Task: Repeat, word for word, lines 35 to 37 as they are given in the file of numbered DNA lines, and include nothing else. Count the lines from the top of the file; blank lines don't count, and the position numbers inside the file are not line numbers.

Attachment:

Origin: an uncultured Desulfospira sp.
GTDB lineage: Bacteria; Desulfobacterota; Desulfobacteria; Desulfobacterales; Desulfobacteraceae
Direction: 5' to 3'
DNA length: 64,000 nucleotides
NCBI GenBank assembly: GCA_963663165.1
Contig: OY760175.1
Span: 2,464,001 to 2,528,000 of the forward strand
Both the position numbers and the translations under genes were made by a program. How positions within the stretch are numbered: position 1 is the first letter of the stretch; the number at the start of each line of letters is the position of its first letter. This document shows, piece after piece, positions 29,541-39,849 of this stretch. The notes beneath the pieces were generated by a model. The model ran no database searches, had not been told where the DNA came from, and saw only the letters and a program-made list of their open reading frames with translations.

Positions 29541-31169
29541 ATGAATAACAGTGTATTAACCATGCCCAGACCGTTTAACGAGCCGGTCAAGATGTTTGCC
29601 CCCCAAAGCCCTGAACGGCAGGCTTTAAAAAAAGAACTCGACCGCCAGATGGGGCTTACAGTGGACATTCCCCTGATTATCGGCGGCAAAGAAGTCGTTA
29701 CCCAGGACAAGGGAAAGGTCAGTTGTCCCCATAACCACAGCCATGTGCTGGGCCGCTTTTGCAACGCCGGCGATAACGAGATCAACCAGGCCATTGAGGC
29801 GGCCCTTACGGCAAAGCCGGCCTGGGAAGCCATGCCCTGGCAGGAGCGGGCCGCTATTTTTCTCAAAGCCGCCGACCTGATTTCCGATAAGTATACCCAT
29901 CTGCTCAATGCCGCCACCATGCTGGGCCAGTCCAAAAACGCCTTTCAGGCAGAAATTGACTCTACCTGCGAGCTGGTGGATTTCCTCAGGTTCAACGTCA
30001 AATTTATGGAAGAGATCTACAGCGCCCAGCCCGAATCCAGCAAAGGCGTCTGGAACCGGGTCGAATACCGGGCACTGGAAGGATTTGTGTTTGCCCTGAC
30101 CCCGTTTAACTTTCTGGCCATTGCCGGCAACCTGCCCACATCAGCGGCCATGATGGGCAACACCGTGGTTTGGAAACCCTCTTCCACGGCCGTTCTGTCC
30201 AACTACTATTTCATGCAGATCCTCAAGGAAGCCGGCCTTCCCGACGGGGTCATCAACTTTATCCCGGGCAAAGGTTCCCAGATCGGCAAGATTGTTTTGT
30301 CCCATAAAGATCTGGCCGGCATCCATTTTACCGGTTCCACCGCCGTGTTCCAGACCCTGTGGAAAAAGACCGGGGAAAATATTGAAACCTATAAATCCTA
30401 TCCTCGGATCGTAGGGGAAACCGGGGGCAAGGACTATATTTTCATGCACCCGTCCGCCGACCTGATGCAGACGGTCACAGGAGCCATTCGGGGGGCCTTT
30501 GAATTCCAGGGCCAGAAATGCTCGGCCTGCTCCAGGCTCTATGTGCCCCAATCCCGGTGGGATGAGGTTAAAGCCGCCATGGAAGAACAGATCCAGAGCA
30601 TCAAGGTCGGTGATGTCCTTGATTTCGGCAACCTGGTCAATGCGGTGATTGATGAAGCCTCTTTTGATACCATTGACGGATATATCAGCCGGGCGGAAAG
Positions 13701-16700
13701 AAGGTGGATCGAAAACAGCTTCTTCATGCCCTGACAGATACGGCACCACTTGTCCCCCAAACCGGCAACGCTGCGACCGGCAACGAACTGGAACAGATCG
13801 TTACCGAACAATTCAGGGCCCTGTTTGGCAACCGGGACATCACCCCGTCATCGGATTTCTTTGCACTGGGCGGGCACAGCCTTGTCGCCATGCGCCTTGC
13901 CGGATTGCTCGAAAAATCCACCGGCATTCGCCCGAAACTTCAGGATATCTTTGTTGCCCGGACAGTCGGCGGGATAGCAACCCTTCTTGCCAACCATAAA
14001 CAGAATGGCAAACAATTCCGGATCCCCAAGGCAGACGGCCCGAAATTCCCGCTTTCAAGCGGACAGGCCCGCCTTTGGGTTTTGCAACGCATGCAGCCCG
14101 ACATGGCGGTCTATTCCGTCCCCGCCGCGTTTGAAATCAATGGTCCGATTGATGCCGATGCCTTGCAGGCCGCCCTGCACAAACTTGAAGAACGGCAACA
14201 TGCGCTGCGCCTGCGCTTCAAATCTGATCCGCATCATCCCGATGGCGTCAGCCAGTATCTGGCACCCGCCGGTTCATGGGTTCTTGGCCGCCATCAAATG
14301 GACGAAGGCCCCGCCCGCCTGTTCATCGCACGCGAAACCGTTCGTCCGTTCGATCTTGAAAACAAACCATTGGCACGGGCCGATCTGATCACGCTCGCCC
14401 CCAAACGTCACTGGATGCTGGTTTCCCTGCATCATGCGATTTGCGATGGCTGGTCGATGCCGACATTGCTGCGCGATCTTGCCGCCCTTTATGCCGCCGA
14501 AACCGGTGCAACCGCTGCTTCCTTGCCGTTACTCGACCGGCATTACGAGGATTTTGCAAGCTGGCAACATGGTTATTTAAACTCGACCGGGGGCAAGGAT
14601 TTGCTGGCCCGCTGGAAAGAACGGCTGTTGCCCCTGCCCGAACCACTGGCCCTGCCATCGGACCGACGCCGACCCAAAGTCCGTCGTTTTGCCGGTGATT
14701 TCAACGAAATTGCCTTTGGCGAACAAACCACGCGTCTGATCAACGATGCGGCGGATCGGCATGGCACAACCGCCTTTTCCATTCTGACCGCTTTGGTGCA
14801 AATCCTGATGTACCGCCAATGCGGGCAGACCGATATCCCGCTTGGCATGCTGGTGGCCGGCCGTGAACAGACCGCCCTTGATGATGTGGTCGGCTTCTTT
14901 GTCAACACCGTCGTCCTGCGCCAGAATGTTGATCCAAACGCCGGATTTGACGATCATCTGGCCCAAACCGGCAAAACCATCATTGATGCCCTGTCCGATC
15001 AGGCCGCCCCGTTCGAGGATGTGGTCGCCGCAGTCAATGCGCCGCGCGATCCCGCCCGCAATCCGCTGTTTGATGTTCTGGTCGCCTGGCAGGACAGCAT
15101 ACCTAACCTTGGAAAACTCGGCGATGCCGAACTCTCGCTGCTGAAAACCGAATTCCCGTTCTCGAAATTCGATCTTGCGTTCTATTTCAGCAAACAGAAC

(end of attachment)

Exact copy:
14901 GTCAACACCGTCGTCCTGCGCCAGAATGTTGATCCAAACGCCGGATTTGACGATCATCTGGCCCAAACCGGCAAAACCATCATTGATGCCCTGTCCGATC
15001 AGGCCGCCCCGTTCGAGGATGTGGTCGCCGCAGTCAATGCGCCGCGCGATCCCGCCCGCAATCCGCTGTTTGATGTTCTGGTCGCCTGGCAGGACAGCAT
15101 ACCTAACCTTGGAAAACTCGGCGATGCCGAACTCTCGCTGCTGAAAACCGAATTCCCGTTCTCGAAATTCGATCTTGCGTTCTATTTCAGCAAACAGAAC